I don't know how much longer I can do this though and have seen a house I'd like to rent. However, to do this I need to tell DH I want him to help me out with deposit and bond, and to let me keep the car and for him to pay me CM..
This might sound unfair but it would mean him keeping the £200k house and me just taking tyhe stu ff that I paid for.
More concerned in DCs reactions and how a second move is going to affect them.

ImtheChristmasCarcass Wed 30-Dec-15 00:35:37

You aren't going to get him to voluntarily help you out since it appears he doesn't want the split in the first place.

You need to see a solicitor right away to find out if what you want is reasonable in your situation. To see if you have any leverage you can use.

lordStrange Wed 30-Dec-15 00:45:11

He should move out. You need to house your children! What does your solicitor think?

Jux Wed 30-Dec-15 02:28:47

You're married. It's highly unlikely that he'll walk off with house and you'll have nothing.

Get thee to a CAB office pronto! And find a good lawyer.

RealityCheque Wed 30-Dec-15 08:32:17

He should move out


It's as much his house as it is OPs. He should most definitely NOT move out.

SavoyCabbage Wed 30-Dec-15 08:43:32

Maybe it's a good thing you went back as now you are completely sure that it is over. Perhaps it is just another step that had a o be taken.

Whoknewitcouldbeso Wed 30-Dec-15 08:50:15

I'm also wondering if you can spin this into a positive thing.

If you are married then you have a claim on the marital house and possibly more so now you are back in it again. I agree you need to start divorce proceedings now. You've realised you cannot make it work together, youve given it another go and now you know absolutely, in a way that's a great starting point, no more dithering.

MrsWooster Wed 30-Dec-15 08:56:57

Isn't the idea, REALITY, that parents are supposed to put the well being of their kids first and that it would be better for them to remain in the family home. Even though he doesn't want the split, a decent parent (not father) would make things easy for them.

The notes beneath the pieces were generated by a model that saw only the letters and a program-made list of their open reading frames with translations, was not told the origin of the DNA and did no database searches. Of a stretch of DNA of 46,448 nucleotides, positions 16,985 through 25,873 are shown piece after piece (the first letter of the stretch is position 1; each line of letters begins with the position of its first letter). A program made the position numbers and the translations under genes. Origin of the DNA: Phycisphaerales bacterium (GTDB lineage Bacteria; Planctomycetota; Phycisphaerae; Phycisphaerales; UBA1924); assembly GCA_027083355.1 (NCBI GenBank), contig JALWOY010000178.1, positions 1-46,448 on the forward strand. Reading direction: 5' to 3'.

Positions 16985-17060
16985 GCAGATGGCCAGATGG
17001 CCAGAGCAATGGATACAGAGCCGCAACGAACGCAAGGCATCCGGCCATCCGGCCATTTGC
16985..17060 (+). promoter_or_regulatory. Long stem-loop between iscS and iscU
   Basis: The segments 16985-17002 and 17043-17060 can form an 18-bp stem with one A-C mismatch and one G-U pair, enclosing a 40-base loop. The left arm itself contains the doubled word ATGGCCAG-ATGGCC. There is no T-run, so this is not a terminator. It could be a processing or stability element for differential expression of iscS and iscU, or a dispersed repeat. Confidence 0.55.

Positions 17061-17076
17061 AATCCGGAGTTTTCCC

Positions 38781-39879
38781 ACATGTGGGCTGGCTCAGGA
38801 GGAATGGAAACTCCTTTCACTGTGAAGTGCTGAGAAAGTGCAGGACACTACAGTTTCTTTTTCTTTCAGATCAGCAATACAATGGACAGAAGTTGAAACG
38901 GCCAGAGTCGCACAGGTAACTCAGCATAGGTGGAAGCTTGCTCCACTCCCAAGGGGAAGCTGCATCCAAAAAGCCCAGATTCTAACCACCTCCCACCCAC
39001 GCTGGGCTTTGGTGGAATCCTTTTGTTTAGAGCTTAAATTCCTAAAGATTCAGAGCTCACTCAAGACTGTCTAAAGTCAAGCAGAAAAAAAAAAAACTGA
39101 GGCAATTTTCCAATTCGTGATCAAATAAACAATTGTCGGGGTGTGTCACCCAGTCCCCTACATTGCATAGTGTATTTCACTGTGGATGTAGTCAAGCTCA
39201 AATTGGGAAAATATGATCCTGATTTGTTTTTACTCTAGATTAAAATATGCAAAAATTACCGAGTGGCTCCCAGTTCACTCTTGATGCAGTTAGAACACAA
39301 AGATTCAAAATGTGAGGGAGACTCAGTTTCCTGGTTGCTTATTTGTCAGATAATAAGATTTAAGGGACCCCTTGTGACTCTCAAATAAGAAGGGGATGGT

RealityCheque Wed 30-Dec-15 09:15:22

Mrswooster - most folk can't afford to run two houses.

What's BEST for the child after a split is (usually) to have decent contact with both parents. This can't be satisfactorily achieved if the father is sleeping on a friends sofa / in a crappy bedsit.

Any person (with normal income and savings, at least) who voluntarily moves out of the family home puts themselves at a massive disadvantage when it comes to divorce / financial division and contact arrangements.

sleepinginmycar Wed 30-Dec-15 12:06:26

I realise I am entitled to stay in family home but he has spent the last few years reminding me that it's his house as he pays the mortgage. I think my plan would only cost him a couple of thousand pounds whereas getting a solicitor involved may result in it costing him a hell of a lot more.
I have drawn up a list pointing out both options to him so surely he will agree to my first option?

NoSquirrels Wed 30-Dec-15 12:15:12

But sleeping why do YOU want your first option? Why are you happy to let him have the £200K asset of the marriage? Haven't you also contributed to it (regardless of whose account the direct debit comes out of)?

If you are married, the absolute best thing to do, messy and costly or not, is to divorce and separate your assets so you both end up with somewhere to house your DC adequately, and divide parenting responsibilities. Don't just move out again.